I remember the exact place on sidewalks that these things happened.  I remember the words.  I remember the fear.  I remember the confusion.  As I walk this concrete, my chest hurts and I can’t breathe.  I can see Fr Sam standing there, swinging his cassock ropes in a circle playfully, and smiling when I walked over.  I can hear Fr Sam’s raspy voice, “let me give you a quick kiss on the cheek before you go to class. Close your eyes.”  Obediently, I closed my eyes but instead of my cheek, his lips were on my lips and his tongue in my mouth. I was repulsed and pushed him away.  He laughed. I was in shock and my brain couldn’t comprehend what just happened and why he was laughing. My body kicked in and ran up the hill toward Egan Hall for class.  Today, there will be no running. I understand and comprehend and Fr Sam no longer owns this concrete. He was wrong. And I shake the dust from my shoes.


I only move a few feet away, but on that sidewalk was another place that has had a hold on me.  I avoid the square of concrete and hold my breath unconsciously. I sat on the wall nearby for 45 minutes trying to move through it.  It is still clear in my mind, 30 years later.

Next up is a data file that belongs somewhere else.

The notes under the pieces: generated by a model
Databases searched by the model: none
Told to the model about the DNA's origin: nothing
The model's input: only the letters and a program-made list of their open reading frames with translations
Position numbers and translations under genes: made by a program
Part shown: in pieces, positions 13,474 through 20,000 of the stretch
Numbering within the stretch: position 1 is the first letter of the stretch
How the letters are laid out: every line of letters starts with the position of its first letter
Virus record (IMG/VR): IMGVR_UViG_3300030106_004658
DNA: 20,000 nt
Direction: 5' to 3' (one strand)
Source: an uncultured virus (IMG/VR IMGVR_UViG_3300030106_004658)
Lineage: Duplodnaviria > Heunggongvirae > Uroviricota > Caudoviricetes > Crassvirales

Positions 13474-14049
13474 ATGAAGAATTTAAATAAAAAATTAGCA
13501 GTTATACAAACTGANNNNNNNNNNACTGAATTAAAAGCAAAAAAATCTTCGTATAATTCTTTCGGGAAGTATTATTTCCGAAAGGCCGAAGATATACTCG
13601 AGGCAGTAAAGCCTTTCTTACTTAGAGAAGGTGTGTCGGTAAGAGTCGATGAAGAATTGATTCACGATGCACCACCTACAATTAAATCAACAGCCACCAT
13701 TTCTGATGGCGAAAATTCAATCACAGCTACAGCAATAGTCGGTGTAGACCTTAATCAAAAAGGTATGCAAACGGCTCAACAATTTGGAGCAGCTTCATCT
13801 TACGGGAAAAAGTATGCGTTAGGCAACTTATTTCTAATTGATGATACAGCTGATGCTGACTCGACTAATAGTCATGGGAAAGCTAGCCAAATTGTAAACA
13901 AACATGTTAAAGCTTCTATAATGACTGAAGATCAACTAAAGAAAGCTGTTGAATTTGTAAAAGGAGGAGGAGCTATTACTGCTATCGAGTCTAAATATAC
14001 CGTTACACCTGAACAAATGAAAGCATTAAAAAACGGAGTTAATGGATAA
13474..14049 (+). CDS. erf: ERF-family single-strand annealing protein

It was cold outside and I was on my way to class. Fr Sam had this black cloak that he loved to wear in the winter.  Now, this cloak was important, because it was large enough to wrap another person inside. And when we greeted each other with a hug, he wrapped it around me and I felt invincible.  Like no one could hurt me now and that I was safe. I felt like a baby bird under the wing of a protective parent. At this particular time, I was struggling. I saw Fr Sam outside, and went to talk with him quickly and receive a quick reassuring hug from my father figure and best friend.  He wrapped his cloak around, but instead of a quick hug, he didn’t let go. Then I felt it. His erection pressing against me. Panic is an understatement. I pushed away but he rubbed himself against me and held tight. I pushed away harder. He laughed at my wide eyed face. And I ran to class.